The only thing that truly baffles me about these original titles is the weird, vaguely 3D viewing screen which is constructed out of laser beams and appears for no reason whatsoever at the end of the sequence. The rest of it is pretty average by the standards of Super Space Theater, and that gives them a heck of a lot of leeway.

Back to the high definition re-creation now and the first moments from the pilot episode play out as normal until… them laser beams. Yes, they may not have restored the original titles, but that’s only because those wizards at Kindred have had to dedicate all their efforts to adding the frickin’ lasers back in. The new effect is perfect – absolutely perfect. Why were lasers added to these films in the first place? DO I SOUND LIKE SOMEONE WHO CARES?! Nah, but for real, it’s probably because of Star Wars. What I can say on the subject is that I did have to google the question: “do laser beams work underwater?” I was surprised to learn that the answer is basically – yes. Now, could those laser beams blow up a submarine? I’ll leave that up to your imagination…

I won’t go through every single darn modification that’s been made to every single darn episode in these compilations because even I would consider that tedious. But Stingray’s launch sequence from the pilot episode is a perfect example of the kind of changes that were typical of the Super Space Theater compilations. Music, usually from Barry Gray and usually from elsewhere in the same series, is added to sequences that originally had none… which happens a lot. It’s almost annoying. Remember that this was the only version of these episodes available to buy for almost two decades. It also meant that for people like me who grew up on these VHS tapes, watching the uncut, unaltered original versions of the episodes later was quite a bizarre turn of events. Suddenly, scenes which I had experienced that were full of music in the compilation felt a little empty when watched in their proper form. I’m delighted to say that I got over it.

What’s considerably more surreal, and actually still gets me to this day, is the experience of scenes that were cut from the compilations suddenly popping up when I now sit down to watch the uncut versions of the episodes. Even now, something very subtle triggers in my head when Jeff, Alan, Scott, Tin-Tin, and that cheeky twerp Braman turn up to say thank you to Brains at the end of the Thunderbirds episode Sun Probe – because I’d spent years prior watching Thunderbirds In Outer Space over and over and over again with that scene completely removed. My plasticine brain got so used to those trimmed down versions of the episodes that I’m still in recovery twenty years later. How wild is that? Of course, today I’d pick the uncut versions of the episodes every time, so nobody needs to buy me a straight jacket just yet.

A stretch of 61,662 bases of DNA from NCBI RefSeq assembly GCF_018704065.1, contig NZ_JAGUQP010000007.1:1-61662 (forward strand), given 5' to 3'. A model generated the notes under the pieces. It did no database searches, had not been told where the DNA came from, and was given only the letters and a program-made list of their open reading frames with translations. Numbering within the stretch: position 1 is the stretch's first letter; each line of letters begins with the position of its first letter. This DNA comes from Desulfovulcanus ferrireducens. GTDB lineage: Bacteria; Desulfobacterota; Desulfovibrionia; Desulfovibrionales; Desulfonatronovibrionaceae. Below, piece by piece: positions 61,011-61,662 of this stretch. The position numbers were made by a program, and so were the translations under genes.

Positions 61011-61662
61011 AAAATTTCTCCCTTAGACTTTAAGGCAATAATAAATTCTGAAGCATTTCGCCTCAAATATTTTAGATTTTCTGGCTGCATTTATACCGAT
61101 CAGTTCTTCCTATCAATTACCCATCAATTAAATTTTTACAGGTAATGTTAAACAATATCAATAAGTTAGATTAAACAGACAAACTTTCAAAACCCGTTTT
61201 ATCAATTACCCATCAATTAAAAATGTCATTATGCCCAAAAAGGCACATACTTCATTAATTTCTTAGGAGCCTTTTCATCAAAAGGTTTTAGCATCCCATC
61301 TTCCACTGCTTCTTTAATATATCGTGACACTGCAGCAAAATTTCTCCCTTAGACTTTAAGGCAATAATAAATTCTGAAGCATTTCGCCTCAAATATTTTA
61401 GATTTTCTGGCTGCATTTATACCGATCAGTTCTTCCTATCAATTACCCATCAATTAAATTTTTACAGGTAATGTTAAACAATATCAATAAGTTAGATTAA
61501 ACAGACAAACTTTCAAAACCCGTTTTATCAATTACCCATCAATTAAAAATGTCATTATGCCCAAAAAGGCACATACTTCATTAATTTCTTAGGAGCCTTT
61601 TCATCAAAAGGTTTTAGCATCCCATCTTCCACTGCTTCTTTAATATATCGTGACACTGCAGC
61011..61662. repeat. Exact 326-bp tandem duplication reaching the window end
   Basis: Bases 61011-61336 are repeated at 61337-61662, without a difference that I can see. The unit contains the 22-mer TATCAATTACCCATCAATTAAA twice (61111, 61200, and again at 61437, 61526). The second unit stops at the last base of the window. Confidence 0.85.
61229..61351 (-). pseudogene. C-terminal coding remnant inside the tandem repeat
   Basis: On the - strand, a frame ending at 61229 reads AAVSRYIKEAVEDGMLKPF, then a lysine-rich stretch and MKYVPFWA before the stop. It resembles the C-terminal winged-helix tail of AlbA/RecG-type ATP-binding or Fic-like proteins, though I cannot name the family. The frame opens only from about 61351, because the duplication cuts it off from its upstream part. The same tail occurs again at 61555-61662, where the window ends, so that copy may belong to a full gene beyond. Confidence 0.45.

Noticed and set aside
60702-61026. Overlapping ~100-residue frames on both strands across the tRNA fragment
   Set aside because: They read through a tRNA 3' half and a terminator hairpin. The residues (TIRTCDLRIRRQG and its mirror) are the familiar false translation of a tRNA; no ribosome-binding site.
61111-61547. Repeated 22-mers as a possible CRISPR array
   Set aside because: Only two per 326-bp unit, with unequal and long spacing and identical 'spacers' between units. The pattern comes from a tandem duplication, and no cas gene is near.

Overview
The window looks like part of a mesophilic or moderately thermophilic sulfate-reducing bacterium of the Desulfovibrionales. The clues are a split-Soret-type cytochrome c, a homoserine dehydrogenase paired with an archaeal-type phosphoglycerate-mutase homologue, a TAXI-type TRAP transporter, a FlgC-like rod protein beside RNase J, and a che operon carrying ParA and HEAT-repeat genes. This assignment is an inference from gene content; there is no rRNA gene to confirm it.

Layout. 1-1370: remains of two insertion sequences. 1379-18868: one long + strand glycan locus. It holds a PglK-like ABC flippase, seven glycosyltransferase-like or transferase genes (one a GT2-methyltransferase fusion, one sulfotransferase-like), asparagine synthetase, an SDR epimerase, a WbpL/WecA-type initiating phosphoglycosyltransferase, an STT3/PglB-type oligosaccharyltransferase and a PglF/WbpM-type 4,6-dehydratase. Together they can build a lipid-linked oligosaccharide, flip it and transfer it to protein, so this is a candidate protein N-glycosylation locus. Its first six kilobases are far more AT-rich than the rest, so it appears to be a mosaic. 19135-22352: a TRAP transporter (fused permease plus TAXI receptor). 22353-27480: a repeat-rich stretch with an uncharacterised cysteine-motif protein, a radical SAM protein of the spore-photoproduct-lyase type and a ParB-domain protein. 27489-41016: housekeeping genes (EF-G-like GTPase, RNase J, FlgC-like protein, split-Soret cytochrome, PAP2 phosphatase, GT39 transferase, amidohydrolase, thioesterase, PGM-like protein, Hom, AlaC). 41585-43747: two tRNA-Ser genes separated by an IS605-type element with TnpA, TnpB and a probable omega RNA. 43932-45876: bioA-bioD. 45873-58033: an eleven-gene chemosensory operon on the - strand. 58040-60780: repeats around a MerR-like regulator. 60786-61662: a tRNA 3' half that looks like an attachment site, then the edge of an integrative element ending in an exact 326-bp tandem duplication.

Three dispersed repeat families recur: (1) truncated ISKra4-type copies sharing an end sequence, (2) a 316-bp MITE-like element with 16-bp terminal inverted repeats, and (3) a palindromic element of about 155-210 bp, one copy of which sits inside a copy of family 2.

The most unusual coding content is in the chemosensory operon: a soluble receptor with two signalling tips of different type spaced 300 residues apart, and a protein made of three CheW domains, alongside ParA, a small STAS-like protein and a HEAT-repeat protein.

For The Incredible Voyage of Stingray, only some light trimming is required for the transition from the pilot episode into Plant of Doom. Marina’s final shot is cut a few seconds short to dodge the fade to black from the original episode, instead cutting straight to Titanica and Titan’s scene talking to his pet fish. Since the events of the pilot lead straight into Plant of Doom anyway, the join between the episodes is pretty seamless and they sit pretty dang well alongside each other to form a complete story. Needless to say, some of the joins between episodes in other Super Space Theater compilations are much more obvious. For example – Terror In New York City going straight into Atlantic Inferno made zero sense during the film Countdown To Disaster, particularly as the puppets completely changed appearance, Virgil switched to a new voice, and the Tracy Lounge was redecorated.